Octopi and expectations
Have you heard about Paul the psychic octopus?
Paul has become something of a minor media sensation (at least in Europe) following his correct prediction of the outcome of eight World Cup games in a row – all of Germany’s games (three group games, round of 16, quarters, semis, third-place playoff), and last night the final. He makes his calls by, on being presented with flag-marked boxes, picking a mussel out of one box or the other.
The English media, at least, have seized on the fact that Paul was hatched in Weymouth and milked the story for all its worth in the apparent hope of sustaining waning English interest in yet another World Cup we failed miserably at. Suddenly the psychic octopus is the toast of every newspaper in the country and it is bizarre.
The Guardian alone has run at least ten articles about the psychic octopus, plus an open thread inviting readers to discuss their psychic pets. The BBC have got in on the act; the Daily Mail; the Telegraph; Sky. Twitter is full of octopus-themed tweets even now. Why are people so fascinated?
The obvious answer is that it’s because, duh, psychic octopus. They do not exactly come along every day. However. If we discount the octopus factor for a moment, what do we have? A pundit picks the results of eight games based on no more than a hunch – I think that ‘this mussel smells better’ qualifies as a hunch – and gets all eight right. How likely is that? Not very likely at all, is our gut instinct. Various of the articles, despite a veneer of irony and protective quotemarks around ‘psychic’, still reek of confusion – how unlikely is Paul’s record, exactly?
Of Paul’s eight correct calls, three were group games, and five knockout. Now, there are three possible results in a group game, only two in a knockout; I don’t actually know whether Paul had the option of predicting a draw during the group stages, but let’s assume that he did. So the combined probability of calling all six results correctly, completely by chance, is 1/3 x 1/3 x 1/3 x 1/2 x 1/2 x 1/2 x 1/2 x 1/2 = 1/288 or about 0.3%.*
0.3% is not a very big percent, but think about it. If you took a group of five hundred people calling results entirely at random, it means one or two would get all eight right purely by happenstance. And at any World Cup there are many, many more than five hundred people predicting games, often essentially at random (or certainly with no real basis other than gut feeling). The bookies clean up on the thousands who get it wrong. Given that there are millions of people with opinions on the World Cup, there are bound to be hundreds or thousands who correctly called eight games or even more. The only thing that’s different about Paul is that he’s probably the only octopus, and everything’s more interesting with tentacles.
There’s one more factor, which is the weight of expectations. Being human, and therefore innately inclined to over-value things that seem to come in patterns,** we latch onto things that seem to be accurately predicting the future. People seize onto the ‘hits’ in horoscopes and ignore the misses; people give professional psychics credit for their successes and ignore their failures, and so on. Given the extent to which Paul the octopus and his record were featured in European media, especially in the later stages of the Cup, could he have ended up influencing the games themselves?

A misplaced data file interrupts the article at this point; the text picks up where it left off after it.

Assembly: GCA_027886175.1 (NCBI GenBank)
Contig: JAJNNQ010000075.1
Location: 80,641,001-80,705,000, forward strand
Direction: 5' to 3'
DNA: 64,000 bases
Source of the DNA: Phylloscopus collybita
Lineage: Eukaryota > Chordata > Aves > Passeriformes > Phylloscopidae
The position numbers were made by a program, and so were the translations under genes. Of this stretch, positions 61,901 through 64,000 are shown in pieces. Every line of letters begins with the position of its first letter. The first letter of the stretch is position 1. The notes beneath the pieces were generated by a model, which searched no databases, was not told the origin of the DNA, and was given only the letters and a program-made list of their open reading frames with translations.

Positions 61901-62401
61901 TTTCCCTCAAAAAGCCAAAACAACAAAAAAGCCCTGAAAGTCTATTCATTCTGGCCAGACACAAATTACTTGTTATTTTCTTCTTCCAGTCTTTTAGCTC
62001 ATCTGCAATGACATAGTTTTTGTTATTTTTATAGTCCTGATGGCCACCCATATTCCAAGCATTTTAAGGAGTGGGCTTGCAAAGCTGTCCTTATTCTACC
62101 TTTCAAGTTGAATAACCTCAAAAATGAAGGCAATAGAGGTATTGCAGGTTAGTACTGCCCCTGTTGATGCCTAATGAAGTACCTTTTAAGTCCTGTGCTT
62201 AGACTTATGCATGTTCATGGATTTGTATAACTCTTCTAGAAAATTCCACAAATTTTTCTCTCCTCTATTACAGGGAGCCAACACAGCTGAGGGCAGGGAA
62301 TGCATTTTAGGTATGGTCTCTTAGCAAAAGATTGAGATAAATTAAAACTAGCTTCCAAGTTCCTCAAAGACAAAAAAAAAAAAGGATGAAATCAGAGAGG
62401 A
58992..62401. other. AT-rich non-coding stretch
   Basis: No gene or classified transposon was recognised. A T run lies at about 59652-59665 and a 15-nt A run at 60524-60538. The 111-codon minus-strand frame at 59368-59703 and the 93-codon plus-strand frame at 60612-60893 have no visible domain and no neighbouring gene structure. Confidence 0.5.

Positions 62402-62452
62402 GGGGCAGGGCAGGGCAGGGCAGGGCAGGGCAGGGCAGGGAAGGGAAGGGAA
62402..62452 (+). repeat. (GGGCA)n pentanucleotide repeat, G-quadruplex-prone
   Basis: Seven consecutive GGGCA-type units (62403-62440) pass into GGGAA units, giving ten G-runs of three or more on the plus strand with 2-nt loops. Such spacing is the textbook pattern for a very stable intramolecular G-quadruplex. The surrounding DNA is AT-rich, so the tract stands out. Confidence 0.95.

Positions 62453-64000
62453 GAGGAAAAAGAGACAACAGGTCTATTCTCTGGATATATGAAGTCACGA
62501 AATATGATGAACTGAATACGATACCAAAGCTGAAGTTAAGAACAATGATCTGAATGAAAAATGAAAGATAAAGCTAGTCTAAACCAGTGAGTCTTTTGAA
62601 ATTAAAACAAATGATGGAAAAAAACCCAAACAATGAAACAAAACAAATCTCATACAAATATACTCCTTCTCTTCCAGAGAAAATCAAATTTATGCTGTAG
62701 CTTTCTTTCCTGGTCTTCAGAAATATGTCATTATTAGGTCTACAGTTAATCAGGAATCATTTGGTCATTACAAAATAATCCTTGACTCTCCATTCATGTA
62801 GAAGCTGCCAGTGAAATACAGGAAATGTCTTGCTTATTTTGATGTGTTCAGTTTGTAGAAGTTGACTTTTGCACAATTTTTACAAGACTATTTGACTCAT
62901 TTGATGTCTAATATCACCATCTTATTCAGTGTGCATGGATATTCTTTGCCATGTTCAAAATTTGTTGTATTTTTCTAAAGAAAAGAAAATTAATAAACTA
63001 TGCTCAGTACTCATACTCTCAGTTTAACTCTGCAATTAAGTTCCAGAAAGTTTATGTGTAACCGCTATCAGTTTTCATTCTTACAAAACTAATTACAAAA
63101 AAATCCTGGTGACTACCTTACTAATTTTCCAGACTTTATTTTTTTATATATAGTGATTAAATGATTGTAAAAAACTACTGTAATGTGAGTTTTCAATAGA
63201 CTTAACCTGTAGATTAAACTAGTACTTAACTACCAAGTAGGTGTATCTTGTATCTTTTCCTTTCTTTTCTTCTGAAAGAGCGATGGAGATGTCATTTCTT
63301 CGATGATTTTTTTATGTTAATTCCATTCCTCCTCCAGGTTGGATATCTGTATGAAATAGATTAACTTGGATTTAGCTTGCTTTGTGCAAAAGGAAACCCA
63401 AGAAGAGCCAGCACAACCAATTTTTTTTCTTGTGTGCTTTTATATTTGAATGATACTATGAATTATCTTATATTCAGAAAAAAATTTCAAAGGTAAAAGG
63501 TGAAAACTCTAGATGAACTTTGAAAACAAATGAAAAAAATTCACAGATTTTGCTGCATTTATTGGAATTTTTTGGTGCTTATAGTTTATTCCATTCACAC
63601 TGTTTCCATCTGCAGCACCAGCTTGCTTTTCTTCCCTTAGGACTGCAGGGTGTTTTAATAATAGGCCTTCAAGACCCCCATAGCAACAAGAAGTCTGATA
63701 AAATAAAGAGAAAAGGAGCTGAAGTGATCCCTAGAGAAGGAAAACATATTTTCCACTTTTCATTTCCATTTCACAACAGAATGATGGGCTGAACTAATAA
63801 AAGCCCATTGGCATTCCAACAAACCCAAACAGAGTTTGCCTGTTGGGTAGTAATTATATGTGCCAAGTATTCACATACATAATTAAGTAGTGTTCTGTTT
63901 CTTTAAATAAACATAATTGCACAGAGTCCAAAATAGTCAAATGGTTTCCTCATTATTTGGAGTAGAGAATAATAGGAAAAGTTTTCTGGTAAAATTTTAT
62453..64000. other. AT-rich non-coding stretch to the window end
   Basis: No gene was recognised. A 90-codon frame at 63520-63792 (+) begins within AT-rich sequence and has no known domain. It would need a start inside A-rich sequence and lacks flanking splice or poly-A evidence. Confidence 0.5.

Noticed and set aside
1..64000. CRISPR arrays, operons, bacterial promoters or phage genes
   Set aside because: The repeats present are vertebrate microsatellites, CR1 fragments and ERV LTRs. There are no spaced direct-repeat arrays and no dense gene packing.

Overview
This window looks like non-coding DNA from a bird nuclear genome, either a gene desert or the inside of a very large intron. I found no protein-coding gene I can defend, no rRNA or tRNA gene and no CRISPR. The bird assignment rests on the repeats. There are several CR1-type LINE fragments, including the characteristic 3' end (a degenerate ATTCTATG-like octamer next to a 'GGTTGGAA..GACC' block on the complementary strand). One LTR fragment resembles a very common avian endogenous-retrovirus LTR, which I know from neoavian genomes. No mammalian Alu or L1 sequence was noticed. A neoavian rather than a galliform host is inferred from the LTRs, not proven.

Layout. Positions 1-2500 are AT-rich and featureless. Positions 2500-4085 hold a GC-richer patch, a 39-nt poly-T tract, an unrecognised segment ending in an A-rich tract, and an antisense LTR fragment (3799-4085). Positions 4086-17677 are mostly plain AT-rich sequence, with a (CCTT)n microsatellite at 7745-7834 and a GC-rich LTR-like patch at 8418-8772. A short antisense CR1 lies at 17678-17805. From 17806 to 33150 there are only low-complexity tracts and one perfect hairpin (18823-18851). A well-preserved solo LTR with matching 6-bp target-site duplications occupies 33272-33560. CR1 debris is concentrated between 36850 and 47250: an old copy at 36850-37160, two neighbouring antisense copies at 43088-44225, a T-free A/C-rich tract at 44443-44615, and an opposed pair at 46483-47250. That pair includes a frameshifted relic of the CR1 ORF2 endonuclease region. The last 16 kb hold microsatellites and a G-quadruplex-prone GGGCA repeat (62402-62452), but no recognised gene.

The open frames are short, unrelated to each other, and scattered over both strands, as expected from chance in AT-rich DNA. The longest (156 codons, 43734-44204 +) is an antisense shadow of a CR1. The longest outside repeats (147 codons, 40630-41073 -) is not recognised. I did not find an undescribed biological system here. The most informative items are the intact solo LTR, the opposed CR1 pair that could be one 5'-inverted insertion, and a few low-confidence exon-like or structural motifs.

I think it’s unlikely that he had any substantial influence. But it is harder for a team to take the field when it’s being confidently announced left and right that they will lose, and it’s harder to ignore pundits who are generally held to have an accurate record on such pronouncements. It depresses confidence, and any player of any sport can tell you how important it is to have your head in the right place going into a match.
You can argue, of course, that professionals should be able to cope with this kind of thing – but at bottom, they’re only people, and people are remarkably quick to take outside signals on board. This is why it’s now accepted that telling children that they’re ugly, or broken, or failures, all their lives will – surprise, surprise – make it a lot harder for them to accept and do well for themselves later on.
Sport punditry is a much weaker version, but it’s on the same spectrum: being relentlessly informed of your impending failure makes it more likely to happen. Not only that, but other parties can be influenced as well: if, say, the referee has also been bombarded with messages that one team is worse, or plays dirtier, or whatever, how will that factor into their decision-making? Well, how does a teacher respond to a pupil with a reputation for troublemaking? Unconscious bias is bias still.
The modern media circus around important sporting events is all part of the fun, and doing away with all pre-game predictions is unthinkable; but I do wonder if, and if so how far, it skews the results.
*This assumes that all results are equally likely, which, given the disparity between teams particularly at the group stages, isn’t always the case. I think it can be safely assumed, however, that Paul the octopus isn’t aware of the current world rankings and picked at random. The Wikipedia article has more in-depth statistical treatment but does not appear to account for the possibility of draws.
**I recommend Ben Goldacre’s Bad Science for some good examples of the human tendency to misjudge the likelihood of things. The classic is thinking that a coin that has fallen heads-up six times in a row is more likely to show heads a seventh time – when in actual fact, if the coin is fair, the probability of heads remains 50%.